Allegations that celebrated filmmaker Claude Jutra had sex with underage boys have prompted Quebec's film industry to strip his name from its annual awards show, while Montreal's mayor says the city would move to withdraw Jutra's name from a downtown park and east-end street.
- Claude Jutra's name pulled from Quebec film industry awards amid sex scandal
- Claude Jutra sex allegations shake Quebec film industry
Meanwhile, the Canadian Screen Awards is removing Jutra's name from a special prize for first-time filmmakers.
Here's a closer look at Jutra and his legacy.
Who he was
Jutra was a director, writer, actor, editor and cinematographer born on March 11, 1930 in Montreal. He studied medicine but never practised, choosing instead to learn about cinema at the National Film Board of Canada. In 1959, he left for Europe and befriended influential filmmakers Jean Rouch and Francois Truffaut.
His first full-length feature outside the NFB was A tout prendre in 1963, a New Wave-style film that earned critical praise, won best picture at the 1964 Canadian Film Awards, and is credited with helping launch a new era of Quebec cinema.
1971's Mon oncle Antoine is widely regarded as one of the greatest Canadian films ever made. Centred on a young man approaching adulthood in a small mining town in pre-Quiet Revolution Quebec, the film won acclaim in the U.S., the U.K. and France, and was a box-office success in English Canada. It went on to win more than 20 international prizes and eight Canadian Film Awards, including best feature film and best direction.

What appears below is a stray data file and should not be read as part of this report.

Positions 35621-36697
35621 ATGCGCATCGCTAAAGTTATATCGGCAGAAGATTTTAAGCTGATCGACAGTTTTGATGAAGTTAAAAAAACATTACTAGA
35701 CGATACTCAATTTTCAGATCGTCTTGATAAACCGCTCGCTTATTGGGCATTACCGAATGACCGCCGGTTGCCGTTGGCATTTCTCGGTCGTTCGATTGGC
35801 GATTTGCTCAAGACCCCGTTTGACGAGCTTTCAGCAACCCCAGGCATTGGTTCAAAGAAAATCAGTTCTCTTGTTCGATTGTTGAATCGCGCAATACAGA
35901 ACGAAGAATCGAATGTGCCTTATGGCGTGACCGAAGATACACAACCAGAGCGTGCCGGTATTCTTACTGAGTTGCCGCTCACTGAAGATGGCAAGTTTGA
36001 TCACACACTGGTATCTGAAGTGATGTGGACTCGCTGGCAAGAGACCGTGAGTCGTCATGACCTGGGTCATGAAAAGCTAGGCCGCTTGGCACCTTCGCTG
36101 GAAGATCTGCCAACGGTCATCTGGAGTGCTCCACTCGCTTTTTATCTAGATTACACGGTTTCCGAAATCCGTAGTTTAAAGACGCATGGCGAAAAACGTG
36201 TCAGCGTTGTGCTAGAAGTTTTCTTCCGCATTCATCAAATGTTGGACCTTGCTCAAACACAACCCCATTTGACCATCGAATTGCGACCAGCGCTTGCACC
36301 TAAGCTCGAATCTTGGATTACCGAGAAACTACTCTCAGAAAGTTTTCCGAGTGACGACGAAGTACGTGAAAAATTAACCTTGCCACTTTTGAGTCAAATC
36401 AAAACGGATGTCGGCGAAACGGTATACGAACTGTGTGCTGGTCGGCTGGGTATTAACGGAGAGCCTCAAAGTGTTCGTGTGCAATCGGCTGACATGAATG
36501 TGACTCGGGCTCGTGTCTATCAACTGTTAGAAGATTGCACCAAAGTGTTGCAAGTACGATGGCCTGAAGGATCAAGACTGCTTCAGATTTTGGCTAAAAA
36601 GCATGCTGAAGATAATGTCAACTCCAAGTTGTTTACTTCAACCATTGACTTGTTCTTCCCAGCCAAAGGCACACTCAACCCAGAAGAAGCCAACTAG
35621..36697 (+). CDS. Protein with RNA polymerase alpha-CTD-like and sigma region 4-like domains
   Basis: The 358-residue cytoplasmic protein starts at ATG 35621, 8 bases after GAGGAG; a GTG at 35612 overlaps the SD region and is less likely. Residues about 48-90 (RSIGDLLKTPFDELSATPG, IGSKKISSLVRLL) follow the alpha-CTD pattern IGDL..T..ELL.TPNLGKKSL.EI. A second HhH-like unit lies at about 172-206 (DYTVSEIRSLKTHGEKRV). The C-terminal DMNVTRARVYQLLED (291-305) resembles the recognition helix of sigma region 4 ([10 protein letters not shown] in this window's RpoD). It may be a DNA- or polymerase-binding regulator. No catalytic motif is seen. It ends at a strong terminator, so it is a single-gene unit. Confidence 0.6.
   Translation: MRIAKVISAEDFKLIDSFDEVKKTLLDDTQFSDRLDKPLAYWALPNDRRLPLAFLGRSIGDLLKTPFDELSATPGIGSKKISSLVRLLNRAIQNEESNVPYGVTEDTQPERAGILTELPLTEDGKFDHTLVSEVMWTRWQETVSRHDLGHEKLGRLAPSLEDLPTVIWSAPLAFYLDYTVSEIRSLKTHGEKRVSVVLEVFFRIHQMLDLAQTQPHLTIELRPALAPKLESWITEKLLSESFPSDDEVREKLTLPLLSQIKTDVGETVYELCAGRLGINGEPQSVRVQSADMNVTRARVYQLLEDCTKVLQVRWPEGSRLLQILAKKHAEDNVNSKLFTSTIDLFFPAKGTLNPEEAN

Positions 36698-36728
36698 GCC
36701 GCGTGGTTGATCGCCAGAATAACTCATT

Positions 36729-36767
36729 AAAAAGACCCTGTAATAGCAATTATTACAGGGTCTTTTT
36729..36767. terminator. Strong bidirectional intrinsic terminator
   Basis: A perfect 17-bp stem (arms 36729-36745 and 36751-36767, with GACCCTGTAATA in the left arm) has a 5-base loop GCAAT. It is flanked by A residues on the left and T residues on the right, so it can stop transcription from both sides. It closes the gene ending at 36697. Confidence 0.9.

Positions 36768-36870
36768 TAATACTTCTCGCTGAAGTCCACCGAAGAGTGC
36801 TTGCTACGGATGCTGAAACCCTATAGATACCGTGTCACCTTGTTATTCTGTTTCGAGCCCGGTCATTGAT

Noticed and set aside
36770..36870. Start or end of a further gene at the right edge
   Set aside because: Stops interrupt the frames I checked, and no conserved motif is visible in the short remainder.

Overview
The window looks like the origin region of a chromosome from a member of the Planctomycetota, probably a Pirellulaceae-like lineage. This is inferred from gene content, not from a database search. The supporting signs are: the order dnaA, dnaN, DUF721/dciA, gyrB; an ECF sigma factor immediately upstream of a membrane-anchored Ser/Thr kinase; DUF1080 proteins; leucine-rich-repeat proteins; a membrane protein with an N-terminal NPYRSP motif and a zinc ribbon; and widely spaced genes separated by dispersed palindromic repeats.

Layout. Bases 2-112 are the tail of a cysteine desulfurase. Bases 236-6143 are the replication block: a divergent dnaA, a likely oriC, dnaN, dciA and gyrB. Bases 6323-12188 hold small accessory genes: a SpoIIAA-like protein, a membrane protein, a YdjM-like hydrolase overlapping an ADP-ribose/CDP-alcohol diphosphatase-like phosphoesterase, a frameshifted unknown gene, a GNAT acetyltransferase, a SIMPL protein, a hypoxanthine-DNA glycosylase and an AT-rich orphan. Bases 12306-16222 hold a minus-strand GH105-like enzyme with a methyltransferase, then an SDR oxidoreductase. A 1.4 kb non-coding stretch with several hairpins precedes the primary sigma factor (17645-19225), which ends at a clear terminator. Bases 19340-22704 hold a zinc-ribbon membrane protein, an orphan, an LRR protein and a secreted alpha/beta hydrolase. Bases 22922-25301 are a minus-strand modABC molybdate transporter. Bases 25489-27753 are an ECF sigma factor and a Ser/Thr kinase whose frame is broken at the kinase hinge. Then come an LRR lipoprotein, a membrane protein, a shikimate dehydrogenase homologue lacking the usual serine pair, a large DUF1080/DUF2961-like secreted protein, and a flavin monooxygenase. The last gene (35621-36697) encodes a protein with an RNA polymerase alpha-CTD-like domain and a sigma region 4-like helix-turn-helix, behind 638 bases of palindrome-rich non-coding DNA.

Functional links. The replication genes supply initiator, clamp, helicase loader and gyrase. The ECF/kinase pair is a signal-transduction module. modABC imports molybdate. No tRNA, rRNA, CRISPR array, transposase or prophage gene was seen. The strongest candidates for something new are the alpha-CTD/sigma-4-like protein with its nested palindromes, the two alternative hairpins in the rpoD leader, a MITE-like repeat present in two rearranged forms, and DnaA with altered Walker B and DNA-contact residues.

Jutra's various English dramas for CBC-TV include the 1977 movie Dreamspeaker and 1979's The Wordsmith, from a script by Mordecai Richler. His 1980 film Surfacing was an adaptation of the Margaret Atwood novel, but was a critical and commercial failure.
Jutra's accolades include the Prix Victor-Morin and the Prix Albert-Tessier. He was posthumously awarded the Medal of the Quiet Revolution by the Quebec government for his contributions to Quebec culture during the 1960s.
A self-avowed separatist, Jutra refused an offer to be named to the Order of Canada in 1972, stating he did not believe in a bilingual or united Canada.
In the early 1980s, Jutra was diagnosed with early onset Alzheimer's disease. He continued to work steadily, directing and appearing in small supporting roles. He was last seen in the winter of 1986, and his body was found in the St. Lawrence River the next spring.
A biography released this week stated that Jutra slept with young boys, while Montreal's La Presse quoted a man Wednesday as saying the late filmmaker began touching him when he was six years old and that the abuse escalated over a 10-year period.
Source: Historica Canada's the Canadian Encyclopedia